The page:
It’s January 2015. The New Year. And, as we welcome our 60th class of trainees to Caroline Center this month, I’ve been thinking a lot about #Black Lives Matter and the important conversations it is generating across the media.
#Black Lives Matter was co-founded in 2012 by Opal Ayo, Patrice Cullors, and Alicia Garza, to express their outrage and concern about the killing of 17-year-old Trayvon Martin by neighborhood watch volunteer George Zimmerman in Miami Gardens, Florida. In 2015, the details of the shooting of Trayvon Martin and the controversial acquittal of George Zimmerman on the charges of second-degree murder and manslaughter remain fresh in our minds. In the months following Trayvon Martin’s death, all the way up to the present time, we have witnessed eerily similar scenarios playing out across the country with the killings of Michael Brown, John Crawford, Eric Garner, Tamir Rice, and other black men at the hands of law enforcement officials.
Check out BlackLivesMatter.com. The facts and numbers will make you wince. They are alarming, harsh, and, sadly, all-too-familiar to everyone in our Caroline Center community:
- Every 28 hours a black man, woman, or child is killed by a law enforcement official
- Black women experience poverty at a rate higher than any other ethnic group in the country – 25.1%
- 500,000 black people are languishing as undocumented persons in the United States
- If you counted today, you would find 5.8 million black men and women in America’sprisons
Further, black people whose vulnerabilities and potential for exploitation are heightened because of age, gender identity, or abilities differences routinely find themselves on the sharpest edges of life’s margins, where violence, in its many forms, diminishes and oftentimes prematurely ends their lives.
“Living with Violence,” an earlier posting in The Breakroom, endeavored to call attention to these issues. But, what a difference a little more time and education can make. A couple of years ago, “Living with Violence” provided a solid commentary on the resiliency, tenacity, and hopefulness of Caroline Center trainees and alumnae who had either witnessed or experienced personal violence.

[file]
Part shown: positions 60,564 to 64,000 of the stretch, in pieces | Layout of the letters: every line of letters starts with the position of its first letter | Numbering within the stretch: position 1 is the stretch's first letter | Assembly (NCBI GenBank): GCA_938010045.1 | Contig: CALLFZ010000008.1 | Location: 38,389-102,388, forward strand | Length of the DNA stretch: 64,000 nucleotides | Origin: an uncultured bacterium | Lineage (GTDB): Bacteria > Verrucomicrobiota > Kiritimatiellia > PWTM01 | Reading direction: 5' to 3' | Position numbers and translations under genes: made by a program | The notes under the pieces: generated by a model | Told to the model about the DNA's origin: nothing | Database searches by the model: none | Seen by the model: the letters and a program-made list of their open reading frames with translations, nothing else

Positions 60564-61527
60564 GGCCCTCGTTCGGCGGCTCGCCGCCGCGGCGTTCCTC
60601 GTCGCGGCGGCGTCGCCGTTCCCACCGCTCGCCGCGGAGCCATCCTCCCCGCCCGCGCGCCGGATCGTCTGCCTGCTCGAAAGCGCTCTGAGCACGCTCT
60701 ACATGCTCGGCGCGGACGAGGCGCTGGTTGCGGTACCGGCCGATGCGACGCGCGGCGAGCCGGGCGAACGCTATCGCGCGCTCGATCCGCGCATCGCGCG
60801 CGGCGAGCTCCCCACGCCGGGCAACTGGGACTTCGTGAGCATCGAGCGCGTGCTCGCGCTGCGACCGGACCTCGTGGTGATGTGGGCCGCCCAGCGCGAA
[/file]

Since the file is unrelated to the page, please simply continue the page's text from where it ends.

#Black Lives Matter reminds us that violence takes many forms beyond what people can inflict on each other – each of them insidious and capable of eroding the quality and value of life – and, all of them experienced in alarmingly disproportionate measure by black people. Poverty. Genocide. Over-incarceration. Human and civil rights violations. If we don’t wake up and smell the coffee, humanity truly will be in a dangerous place.
#Black Lives Matter is more than an anthem for individual loss. It is a movement that is revealing, day by day, the hope and change that can happen when a hashtag breaks out of social media and lands squarely in the streets in the form of protest and civil action. We are witnessing this change when Harvard University medical students stage a “die-in” to bring attention to violent policing as a public health hazard. We are seeing this hope when John Legend and Chrissy Teigen affirm that #Black Lives Matter by bringing a food truck into the heart of a demonstration in New York City. Across the country, there also have been many smaller, but no less significant civil actions – all showing that the full import and meaning of #Black Lives Matter is still growing and has yet to be fully realized.
At Caroline Center, we are strongly committed to working for justice and equity by helping women prepare for meaningful careers and better lives. With every lesson learned, with every skill mastered, we hope that we are providing an education that will help stop the violence that eats away at the potential, meaning, and promise that individual lives hold.
At Caroline Center, we don’t mind going to the sharpest and farthest edges of life’s margins, if that is what it takes to restore justice. Caroline Center is committed to women and committed to work. Because #Black Lives Matter.